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6553: Customs Seize Haiti-Bound Freighter (fwd)




From: nozier <nozier@tradewind.net>

 Customs Seize Haiti-Bound Freighter
 The Associated Press, Fri 5 Jan 2001

WASHINGTON (AP)  Customs agents seized $2 million in cash hidden in
plastic trash canisters on  board a freighter en route to Haiti,
officials said Friday. The seizure was part of a Customs Service
campaign to catch currency smugglers.The raid was Thursday on the
Honduran-flagged vessel, the KLAAS I, which agents boarded on the
Miami River in Florida, the agency said. Customs said the freighter was
minutes away from leaving Miami when the discovery was made.
 Customs said the matter remains under investigation to try to identify
the ownership of the currency and  whether other individuals were
involved. Members of the ship's crew were interviewed and eventually
released. There's no limit on how much money a person can carry on
entering or leaving the United States. But  federal law requires that
amounts of more than $10,000  in cash, travelers checks, cashier's
checks or securities that can be easily converted to cash  must be
reported to Customs. Such amounts that are            not reported can
be confiscated.    To detect hidden currency, customs officers use a
variety of methods including routine searches, X-ray  machines that scan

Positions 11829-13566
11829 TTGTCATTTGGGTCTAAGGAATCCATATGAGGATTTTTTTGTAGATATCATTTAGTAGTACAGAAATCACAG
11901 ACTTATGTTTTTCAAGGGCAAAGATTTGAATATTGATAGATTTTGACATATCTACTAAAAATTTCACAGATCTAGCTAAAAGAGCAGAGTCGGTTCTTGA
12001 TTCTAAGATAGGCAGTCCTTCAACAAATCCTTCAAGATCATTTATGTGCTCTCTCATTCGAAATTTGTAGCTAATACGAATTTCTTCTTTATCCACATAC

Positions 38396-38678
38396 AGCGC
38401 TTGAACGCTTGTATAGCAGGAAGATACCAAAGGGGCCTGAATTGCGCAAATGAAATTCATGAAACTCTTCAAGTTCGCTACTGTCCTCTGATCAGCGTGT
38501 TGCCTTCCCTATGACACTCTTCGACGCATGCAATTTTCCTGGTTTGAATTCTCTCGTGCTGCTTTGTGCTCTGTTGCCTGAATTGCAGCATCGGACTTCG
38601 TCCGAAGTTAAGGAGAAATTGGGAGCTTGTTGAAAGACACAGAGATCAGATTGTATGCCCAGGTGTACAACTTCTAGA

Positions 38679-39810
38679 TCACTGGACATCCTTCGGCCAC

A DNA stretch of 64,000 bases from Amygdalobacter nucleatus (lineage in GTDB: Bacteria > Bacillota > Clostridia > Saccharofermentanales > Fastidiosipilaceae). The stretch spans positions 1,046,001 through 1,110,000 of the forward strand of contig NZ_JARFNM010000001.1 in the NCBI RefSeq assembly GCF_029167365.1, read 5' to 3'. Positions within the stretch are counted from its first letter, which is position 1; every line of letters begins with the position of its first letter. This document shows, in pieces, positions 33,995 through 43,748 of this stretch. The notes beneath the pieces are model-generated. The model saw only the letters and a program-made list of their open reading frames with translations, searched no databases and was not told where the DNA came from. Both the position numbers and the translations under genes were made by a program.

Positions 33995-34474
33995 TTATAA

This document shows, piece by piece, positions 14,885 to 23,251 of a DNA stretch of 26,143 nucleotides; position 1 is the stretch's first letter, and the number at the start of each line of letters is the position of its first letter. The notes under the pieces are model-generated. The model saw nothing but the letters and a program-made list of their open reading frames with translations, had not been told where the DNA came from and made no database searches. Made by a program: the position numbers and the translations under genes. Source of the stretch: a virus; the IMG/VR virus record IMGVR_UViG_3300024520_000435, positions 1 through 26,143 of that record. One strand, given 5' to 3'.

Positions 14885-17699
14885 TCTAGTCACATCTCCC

large containers and dogs specially trained to sniff out cash.     Last
month, customs agents in a nationwide operation seized more than $5.5
million that people tried to smuggle out of the country in unlikely
hiding places that included television sets and shoe soles.  Customs has
said its crackdown on currency smugglers is part of the agency's overall
strategy to attack
 money laundering.
 Most money laundering involves illicit profits from drug trafficking,
prostitution or other criminal activities. The profits are moved through
a series of bank or brokerage accounts to make them appear to be
proceeds from legitimate business activity.
 Each day, criminal groups generate huge sums of cash from illegal
activities but face difficulties depositing large amounts into U.S.
banks. As a result, criminals often smuggle cash to foreign locations,
where it can be more easily deposited into banks. Then it can be
instantly wired anywhere, customs officials say.